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This approach is used for the compilation of output construction price indices. It regards construction output as bundles of standardised homogeneous components. These components correspond to the supply of standard operations.

Examples would be: the supply and laying of so many square metres of roofing tiles; installation of a hot water tank of a given capacity; construction of so many square metres of brick wall etc.

Price indices are compiled using the prices of these homogenous components. A representative construction (or number of projects) is also chosen.

However, the actual work entailed in its completion is broken down into precisely defined standard services or components.

A number of representative construction firms that have recently performed any of these services are surveyed to determine the price they have actually agreed or invoiced for these services. A price index is then created for each standard component.

These indices are then aggregated for the buildings initially defined as the benchmarks. The actual buildings are used only to define a selection of services and the corresponding weights.

A variant of this approach involves the re-specification of a number of the representative projects on a cyclical basis.

The difference between an index based on input factors and one based on standard components is essentially one of degree, since components are only factors at a more advanced stage of production. However, the standard component cost index also incorporates productivity gains and changes in profit margins, as it reflects not only the cost of the factors, but also the price of the finished product paid by the customers of the construction firm. It will therefore include more of the price elements listed above that determine the prices of finished construction work.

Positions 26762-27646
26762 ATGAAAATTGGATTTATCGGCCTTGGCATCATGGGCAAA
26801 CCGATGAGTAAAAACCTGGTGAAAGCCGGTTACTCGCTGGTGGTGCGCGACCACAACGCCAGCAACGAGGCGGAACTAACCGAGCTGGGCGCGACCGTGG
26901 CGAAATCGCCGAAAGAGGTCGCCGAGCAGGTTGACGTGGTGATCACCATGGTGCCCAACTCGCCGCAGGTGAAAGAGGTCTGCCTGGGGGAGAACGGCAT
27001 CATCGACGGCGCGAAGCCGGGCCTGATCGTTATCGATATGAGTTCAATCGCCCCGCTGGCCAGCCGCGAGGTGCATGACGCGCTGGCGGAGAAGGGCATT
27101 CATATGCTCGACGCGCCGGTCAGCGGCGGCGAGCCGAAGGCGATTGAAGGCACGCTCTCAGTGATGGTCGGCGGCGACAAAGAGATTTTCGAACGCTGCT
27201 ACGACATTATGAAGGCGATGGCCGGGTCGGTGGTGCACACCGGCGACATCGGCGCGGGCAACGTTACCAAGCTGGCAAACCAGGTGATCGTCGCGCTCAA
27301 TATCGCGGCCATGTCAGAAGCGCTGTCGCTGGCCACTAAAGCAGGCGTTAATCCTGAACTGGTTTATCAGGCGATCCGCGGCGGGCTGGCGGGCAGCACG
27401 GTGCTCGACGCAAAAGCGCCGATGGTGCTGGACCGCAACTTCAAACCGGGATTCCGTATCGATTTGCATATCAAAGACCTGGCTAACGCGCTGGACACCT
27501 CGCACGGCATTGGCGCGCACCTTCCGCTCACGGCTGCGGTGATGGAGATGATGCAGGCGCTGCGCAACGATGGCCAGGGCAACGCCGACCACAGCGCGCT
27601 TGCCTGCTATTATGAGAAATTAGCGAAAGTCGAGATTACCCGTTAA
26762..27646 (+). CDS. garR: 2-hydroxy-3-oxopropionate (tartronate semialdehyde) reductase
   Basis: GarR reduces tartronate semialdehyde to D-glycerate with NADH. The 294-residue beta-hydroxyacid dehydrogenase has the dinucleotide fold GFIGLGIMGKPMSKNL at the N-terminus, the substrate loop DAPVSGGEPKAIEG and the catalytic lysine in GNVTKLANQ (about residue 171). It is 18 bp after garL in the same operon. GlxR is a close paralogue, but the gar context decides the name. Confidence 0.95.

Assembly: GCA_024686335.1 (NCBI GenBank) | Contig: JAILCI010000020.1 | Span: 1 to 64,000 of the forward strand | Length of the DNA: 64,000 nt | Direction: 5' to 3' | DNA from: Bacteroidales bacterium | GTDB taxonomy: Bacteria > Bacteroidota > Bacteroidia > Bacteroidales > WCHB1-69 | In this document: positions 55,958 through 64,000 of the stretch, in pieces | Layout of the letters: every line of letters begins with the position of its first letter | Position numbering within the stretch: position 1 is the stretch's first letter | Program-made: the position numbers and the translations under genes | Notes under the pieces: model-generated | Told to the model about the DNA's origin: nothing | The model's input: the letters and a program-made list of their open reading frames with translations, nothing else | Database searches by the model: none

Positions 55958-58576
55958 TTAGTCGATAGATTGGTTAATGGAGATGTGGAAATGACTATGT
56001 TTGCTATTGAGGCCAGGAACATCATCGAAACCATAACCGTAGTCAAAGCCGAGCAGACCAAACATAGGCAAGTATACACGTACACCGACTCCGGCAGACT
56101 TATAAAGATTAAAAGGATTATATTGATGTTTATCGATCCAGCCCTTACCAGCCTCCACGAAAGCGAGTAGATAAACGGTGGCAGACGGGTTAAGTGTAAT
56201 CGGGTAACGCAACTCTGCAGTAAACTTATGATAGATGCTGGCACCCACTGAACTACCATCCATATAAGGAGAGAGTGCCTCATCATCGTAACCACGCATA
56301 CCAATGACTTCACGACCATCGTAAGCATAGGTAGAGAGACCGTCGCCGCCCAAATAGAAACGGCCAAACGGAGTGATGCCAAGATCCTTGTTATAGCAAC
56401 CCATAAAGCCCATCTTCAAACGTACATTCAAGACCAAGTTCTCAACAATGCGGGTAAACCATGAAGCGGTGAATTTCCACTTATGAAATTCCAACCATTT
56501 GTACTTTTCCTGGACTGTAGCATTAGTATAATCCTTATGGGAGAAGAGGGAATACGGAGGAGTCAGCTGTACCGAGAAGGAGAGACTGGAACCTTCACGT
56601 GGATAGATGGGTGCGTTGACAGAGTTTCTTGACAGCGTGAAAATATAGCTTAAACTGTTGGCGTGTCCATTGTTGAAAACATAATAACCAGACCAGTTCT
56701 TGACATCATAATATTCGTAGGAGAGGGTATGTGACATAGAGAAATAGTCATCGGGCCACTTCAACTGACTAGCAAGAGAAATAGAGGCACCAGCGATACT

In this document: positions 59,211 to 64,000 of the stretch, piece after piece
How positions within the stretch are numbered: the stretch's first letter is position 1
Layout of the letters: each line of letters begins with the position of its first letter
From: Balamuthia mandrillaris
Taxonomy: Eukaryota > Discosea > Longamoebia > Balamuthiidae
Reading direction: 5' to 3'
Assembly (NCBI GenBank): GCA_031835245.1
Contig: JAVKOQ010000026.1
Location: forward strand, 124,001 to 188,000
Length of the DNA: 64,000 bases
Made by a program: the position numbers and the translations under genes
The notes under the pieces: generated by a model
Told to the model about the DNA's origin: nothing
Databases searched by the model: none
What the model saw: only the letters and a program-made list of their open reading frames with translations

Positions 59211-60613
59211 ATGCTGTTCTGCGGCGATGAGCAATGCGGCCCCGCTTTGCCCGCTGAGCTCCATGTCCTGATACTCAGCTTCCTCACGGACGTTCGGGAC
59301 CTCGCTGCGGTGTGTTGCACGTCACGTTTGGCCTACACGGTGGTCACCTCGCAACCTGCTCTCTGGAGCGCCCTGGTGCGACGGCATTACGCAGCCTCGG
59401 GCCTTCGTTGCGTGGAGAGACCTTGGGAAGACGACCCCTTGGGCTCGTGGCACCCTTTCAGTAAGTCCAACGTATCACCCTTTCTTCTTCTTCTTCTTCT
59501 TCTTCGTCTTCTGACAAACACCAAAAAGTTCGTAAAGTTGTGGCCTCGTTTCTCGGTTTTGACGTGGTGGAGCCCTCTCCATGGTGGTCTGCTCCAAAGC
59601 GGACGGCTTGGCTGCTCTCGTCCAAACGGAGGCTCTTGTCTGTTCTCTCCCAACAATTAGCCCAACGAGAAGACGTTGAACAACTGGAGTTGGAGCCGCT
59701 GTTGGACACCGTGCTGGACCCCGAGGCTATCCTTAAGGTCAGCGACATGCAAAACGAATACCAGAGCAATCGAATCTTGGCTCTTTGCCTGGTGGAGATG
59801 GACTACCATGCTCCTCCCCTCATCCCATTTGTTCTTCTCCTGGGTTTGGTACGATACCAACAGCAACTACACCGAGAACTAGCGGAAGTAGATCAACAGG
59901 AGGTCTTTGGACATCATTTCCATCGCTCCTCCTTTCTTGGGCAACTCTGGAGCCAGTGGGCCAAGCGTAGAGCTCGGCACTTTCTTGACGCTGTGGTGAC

Another advantage of this method is that the prices obtained are for components which remain comparable over time.

Fluctuations due to differential quality or execution are eliminated. However, while components are more homogeneous than completed buildings it is unlikely that they will be completely identical for different completed buildings.
If there is a permanent change in the way a component is performed its definition is changed, and the new price series is spliced to the old one by means of chaining taking account of changes in quality.
Selecting truly representative standard components, and determining weighting coefficients that accurately reflect construction techniques and the way buildings, etc. are usually constructed during the base year is the hardest and most important part of compiling the index.

However, every standard component does not have to be priced separately. For example, if the price change characteristics of brick laying and paving are similar then prices of only one of (similar) standard components need to be incorporated in the construction price index.

An advantage of both the standard factor and standard component cost methods is that they can produce different indices merely by changing the weighting of the indices for each component. For example, indices could be compiled by type of work, by trade, or as in the example of the conventional construction price indices compiled in Germany, by type of building.

Source Publication:
Sources and Methods: Construction Price Indices, OECD, Eurostat, 1997, page 19.

Cross References:
Construction price indices
Prior breakdown methods (construction price indices)

Statistical Theme: Prices and purchasing power partities

Created on Friday, March 14, 2003

Last updated on Friday, April 12, 2013